Explore the medications listed in our database.
How does this medication work? What will it do for me?
Terconazole belongs to the family of medications called antifungals. It is used to treat vaginal yeast infections. It works by stopping the growth of the fungus responsible for the infection.
This medication may be available under multiple brand names and/or in several different forms. Any specific brand name of this medication may not be available in all of the forms or approved for all of the conditions discussed here. As well, some forms of this medication may not be used for all of the conditions discussed here.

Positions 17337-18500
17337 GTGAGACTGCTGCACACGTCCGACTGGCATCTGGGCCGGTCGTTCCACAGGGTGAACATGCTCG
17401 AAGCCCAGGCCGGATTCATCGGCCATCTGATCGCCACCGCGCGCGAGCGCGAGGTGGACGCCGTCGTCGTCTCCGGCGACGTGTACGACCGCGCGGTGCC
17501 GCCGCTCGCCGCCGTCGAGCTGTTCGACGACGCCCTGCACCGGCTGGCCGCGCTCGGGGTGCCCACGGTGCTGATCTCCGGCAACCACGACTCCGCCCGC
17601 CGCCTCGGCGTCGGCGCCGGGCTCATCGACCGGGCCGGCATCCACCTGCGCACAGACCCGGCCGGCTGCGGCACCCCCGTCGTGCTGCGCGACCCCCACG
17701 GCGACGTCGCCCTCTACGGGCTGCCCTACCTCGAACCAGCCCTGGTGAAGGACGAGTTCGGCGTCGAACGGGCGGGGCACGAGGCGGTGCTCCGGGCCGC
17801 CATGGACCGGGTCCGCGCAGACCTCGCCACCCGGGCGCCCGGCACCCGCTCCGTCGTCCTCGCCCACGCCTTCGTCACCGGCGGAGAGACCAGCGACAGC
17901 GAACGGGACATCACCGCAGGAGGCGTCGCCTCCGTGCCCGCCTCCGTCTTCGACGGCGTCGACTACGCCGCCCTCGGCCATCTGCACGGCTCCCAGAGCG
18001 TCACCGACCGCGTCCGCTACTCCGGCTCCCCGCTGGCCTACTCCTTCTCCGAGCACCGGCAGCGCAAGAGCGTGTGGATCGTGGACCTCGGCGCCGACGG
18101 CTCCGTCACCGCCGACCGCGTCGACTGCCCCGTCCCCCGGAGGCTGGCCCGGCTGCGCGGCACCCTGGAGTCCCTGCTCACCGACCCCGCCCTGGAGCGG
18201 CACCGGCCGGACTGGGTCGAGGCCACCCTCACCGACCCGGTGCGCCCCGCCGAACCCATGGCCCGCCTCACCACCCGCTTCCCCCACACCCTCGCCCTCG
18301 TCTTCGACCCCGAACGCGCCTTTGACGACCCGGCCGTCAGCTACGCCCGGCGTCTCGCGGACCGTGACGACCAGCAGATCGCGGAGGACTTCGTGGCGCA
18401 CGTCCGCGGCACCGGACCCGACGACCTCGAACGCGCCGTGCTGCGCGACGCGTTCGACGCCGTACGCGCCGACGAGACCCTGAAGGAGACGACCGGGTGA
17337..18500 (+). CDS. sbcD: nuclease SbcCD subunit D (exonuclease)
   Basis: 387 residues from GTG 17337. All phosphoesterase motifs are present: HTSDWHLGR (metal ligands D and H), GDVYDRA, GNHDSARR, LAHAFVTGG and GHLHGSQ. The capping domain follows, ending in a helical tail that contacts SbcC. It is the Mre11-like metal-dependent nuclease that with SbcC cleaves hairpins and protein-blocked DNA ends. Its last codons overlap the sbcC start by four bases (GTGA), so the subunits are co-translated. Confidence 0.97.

Your doctor may have suggested this medication for conditions other than those listed in these drug information articles. If you have not discussed this with your doctor or are not sure why you are being given this medication, speak to your doctor. Do not stop using this medication without consulting your doctor.
Do not give this medication to anyone else, even if they have the same symptoms as you do. It can be harmful for people to use this medication if their doctor has not prescribed it.
What form(s) does this medication come in?
Each g of white-to-off-white, water washable vaginal cream contains terconazole 0.4%. Nonmedicinal ingredients: butylated hydroxyanisole, cetyl alcohol, isopropyl myristate, polysorbate 60, polysorbate 80, propylene glycol, purified water, and stearyl alcohol.
How should I use this medication?